Despite a market debut which has seen its share price slump 18 percent since its Friday listing, the Facebook IPO has provided an upside for major Russian investors in the world’s largest social media company, analysts told RIA Novosti on Wednesday.
After listing at $38 per share in a $16 billion public offering which valued the whole company at $104 billion, Facebook has taken a hammering in the markets this week. It lost 8.9 percent in Wednesday trade alone, taking it down 18 percent Friday’s opening, against a backdrop of claims its IPO may have been mishandled by lead underwriter, Morgan Stanley, volatile global investor sentiment, and a more widespread perception its market debut had been hyped too far.
The allegations about the information available to investors have prompted a U.S. federal probe into whether specific investors received privileged information ahead of the IPO that should have been shared more widely.
Underwriting banks, led by Morgan Stanley, increased the size of the offer by 25 percent, and priced this at the very top of the proposed $34-$38 range despite cutting revenue growth forecasts when the social network group revised its prospectus, and it has been suggested that JPMorgan and Goldman Sachs analysts alerted clients of Facebook’s lower growth forecasts in the days before its IPO.
Despite the selloff, analysts polled by RIA Novosti said such a fall was not unusual.
RMG Securities analyst, Kseniya Arutyunova, said that the hype surrounding the public debut, the worlds largest this year, had triggered investor expectations that were always going to be hard to meet. Now this was being reversed with the share slump leading to concerns which were also being exaggerated.
“This is an absolutely typical situation when the shares surge above the IPO price in the first hours of trading and then fall. Another thing is that the scope of this fall causes some surprise because the company has demonstrated negative dynamics in the past few days… which is an alarming signal,” she said.
“To my mind, this is because shares go into free float and investors want to see more good news from Facebook to raise their optimistic look at the company. This news background should be quite powerful, considering that investment companies considered Facebook to be overpriced already during the flotation.”
Investcafe analyst Ilya Rachenkov said the situation was standard for any IPO.
“Companies normally start IPOs with their stock overpriced and the fall in share prices below the offer price is a private case and there is nothing extraordinary about that. The story with Facebook is also aggravated by the fact that there was very much anxiety about the flotation, fuelled by the mass media. Besides, lawsuits against Morgan Stanley, the Nasdaq technical failure (at the start of the Facebook IPO) and the overall negative market situation also played their role,” he said.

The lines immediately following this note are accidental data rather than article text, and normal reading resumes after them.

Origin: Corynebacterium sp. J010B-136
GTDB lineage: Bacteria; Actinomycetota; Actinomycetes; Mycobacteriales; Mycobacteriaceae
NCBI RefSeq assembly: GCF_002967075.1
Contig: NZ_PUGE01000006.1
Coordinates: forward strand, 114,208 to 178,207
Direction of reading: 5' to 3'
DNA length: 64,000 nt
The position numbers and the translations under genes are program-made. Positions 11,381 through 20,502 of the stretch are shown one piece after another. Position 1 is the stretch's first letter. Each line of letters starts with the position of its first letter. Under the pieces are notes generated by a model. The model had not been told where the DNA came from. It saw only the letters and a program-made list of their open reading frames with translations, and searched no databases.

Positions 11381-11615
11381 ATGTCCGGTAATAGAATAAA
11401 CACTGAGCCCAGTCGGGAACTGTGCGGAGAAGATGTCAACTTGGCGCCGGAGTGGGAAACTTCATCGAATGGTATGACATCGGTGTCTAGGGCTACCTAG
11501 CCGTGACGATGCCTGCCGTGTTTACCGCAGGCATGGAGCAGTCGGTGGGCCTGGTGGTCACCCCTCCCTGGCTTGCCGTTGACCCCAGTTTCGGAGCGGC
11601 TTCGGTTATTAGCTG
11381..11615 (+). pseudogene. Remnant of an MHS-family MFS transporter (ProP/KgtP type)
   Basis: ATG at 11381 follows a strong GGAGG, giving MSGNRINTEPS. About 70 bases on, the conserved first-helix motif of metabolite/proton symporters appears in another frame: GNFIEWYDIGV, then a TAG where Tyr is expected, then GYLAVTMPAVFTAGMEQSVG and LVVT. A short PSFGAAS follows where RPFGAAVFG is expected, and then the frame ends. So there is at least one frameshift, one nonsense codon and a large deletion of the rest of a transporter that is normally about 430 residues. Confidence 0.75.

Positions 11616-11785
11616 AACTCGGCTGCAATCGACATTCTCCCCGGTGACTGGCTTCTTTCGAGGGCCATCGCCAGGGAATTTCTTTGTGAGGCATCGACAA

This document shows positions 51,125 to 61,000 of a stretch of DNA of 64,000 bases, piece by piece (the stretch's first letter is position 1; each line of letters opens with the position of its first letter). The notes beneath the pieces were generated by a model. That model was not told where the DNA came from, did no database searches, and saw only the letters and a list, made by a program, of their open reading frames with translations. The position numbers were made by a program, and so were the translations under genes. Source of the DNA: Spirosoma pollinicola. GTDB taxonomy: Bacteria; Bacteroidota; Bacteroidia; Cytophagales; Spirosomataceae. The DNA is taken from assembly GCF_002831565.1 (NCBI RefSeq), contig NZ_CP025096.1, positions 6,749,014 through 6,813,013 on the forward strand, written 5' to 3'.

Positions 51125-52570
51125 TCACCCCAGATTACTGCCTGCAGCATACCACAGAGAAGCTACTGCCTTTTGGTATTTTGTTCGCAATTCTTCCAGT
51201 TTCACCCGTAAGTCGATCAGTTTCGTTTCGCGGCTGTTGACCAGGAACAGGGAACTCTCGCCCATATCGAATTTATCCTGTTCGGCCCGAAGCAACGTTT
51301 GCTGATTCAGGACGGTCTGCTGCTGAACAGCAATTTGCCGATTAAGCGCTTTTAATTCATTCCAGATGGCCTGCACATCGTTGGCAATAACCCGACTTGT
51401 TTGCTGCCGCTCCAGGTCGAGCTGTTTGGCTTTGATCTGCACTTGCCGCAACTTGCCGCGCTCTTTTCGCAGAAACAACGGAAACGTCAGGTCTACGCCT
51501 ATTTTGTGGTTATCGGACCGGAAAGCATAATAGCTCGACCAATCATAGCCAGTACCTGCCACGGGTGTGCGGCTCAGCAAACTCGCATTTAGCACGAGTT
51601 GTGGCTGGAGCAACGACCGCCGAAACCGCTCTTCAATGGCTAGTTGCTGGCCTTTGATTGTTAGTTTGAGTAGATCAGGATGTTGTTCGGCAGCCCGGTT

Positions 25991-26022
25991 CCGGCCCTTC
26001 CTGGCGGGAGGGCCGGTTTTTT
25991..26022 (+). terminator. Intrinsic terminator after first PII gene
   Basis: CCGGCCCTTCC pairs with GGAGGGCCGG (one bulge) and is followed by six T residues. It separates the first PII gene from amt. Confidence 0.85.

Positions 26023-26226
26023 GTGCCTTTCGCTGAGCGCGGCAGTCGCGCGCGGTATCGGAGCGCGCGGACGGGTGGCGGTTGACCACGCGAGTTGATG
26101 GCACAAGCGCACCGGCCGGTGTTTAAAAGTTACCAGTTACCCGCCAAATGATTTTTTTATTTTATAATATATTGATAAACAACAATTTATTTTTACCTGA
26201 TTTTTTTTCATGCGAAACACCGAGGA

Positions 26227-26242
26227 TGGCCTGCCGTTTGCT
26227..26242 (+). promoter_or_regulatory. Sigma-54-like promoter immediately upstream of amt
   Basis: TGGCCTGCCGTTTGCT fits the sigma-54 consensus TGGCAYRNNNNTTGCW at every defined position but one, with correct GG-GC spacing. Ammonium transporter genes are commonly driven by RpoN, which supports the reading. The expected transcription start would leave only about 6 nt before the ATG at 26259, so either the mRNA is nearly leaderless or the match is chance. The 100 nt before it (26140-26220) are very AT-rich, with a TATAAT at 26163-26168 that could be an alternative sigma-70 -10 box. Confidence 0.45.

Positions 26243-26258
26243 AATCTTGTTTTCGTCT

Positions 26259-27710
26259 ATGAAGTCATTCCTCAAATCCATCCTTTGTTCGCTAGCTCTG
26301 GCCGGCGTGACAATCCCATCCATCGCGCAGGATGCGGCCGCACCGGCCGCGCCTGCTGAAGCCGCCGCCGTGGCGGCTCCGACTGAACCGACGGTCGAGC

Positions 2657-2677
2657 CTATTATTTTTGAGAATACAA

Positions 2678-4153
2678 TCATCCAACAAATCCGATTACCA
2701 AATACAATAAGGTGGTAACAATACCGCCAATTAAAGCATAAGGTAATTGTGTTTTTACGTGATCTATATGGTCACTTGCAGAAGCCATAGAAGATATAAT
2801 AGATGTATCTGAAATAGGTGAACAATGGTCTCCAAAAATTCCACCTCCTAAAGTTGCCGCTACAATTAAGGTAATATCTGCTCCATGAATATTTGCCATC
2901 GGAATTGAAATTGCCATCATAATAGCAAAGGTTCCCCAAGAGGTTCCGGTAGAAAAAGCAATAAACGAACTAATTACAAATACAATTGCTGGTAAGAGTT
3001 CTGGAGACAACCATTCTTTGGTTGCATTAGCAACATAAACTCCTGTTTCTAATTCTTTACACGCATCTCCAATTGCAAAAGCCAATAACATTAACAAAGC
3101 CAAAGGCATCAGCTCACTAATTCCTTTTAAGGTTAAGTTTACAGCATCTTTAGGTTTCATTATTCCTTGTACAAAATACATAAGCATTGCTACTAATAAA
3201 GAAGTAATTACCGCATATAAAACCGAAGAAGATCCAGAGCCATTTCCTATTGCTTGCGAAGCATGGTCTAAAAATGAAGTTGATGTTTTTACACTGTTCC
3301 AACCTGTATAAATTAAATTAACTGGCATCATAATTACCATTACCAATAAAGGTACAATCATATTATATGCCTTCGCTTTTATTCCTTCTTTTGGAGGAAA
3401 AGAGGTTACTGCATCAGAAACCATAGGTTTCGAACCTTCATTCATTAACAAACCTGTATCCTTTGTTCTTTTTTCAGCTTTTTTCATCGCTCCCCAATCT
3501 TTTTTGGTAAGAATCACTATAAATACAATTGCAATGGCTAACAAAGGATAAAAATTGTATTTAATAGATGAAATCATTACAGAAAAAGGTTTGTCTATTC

Rachenkov also said Russian Internet companies Mail.ru Group and DST Global, who are Facebook minority shareholders, will book significant profits from the IPO, despite the subsequent share price tumble.
“As for Mail.ru Group and DST, the Facebook IPO has been advantageous for them. These two companies received large revenues from that,” he said.
According to Kommersant business daily, Mail.ru sold some of its voting stock during the Facebook IPO, reducing its stake from 3.1 percent to just 2.3 percent while Digital Sky Technologies (DST), a Russia-based international investment firm focused solely on the Internet sector, reduced its voting stock from 5.5 percent to 5.2 percent during the Facebook IPO.
“Mail.ru still has Facebook shares on its balance sheet. It is understandable that the price of this share package is falling with these market price fluctuations. But in any case, they have made a good deal by selling part of the Facebook shares. Even if they sell the remaining stock at a reduced price, they will still get good revenues,” Rachenkov added.
RMG Securities analyst Kseniya Arutyunova also highlighted the capacity of the Russian companies to cash out some of their stake at a good price, adding that she was unaware of significant Russian shareholders buying into Facebook as part of the IPO.
“Some investors have been able to monetize their stakes in the process of the IPO. I am speaking about Mail.ru, which has successfully sold part of its share package actually at the highest price. As for other investors, as far as I know, other Russian investors virtually took no part in the IPO and those who wanted to withdraw from the Facebook capital had been able to do so,” she said.
A Mail.ru spokesperson told RIA Novosti that the company, as a Facebook shareholder would not comment on the Facebook market developments while DST was unavailable for comment.
Arutyunova said strategic investors would not yield to panic around Facebook right now, considering that other Internet companies also registered stock price declines.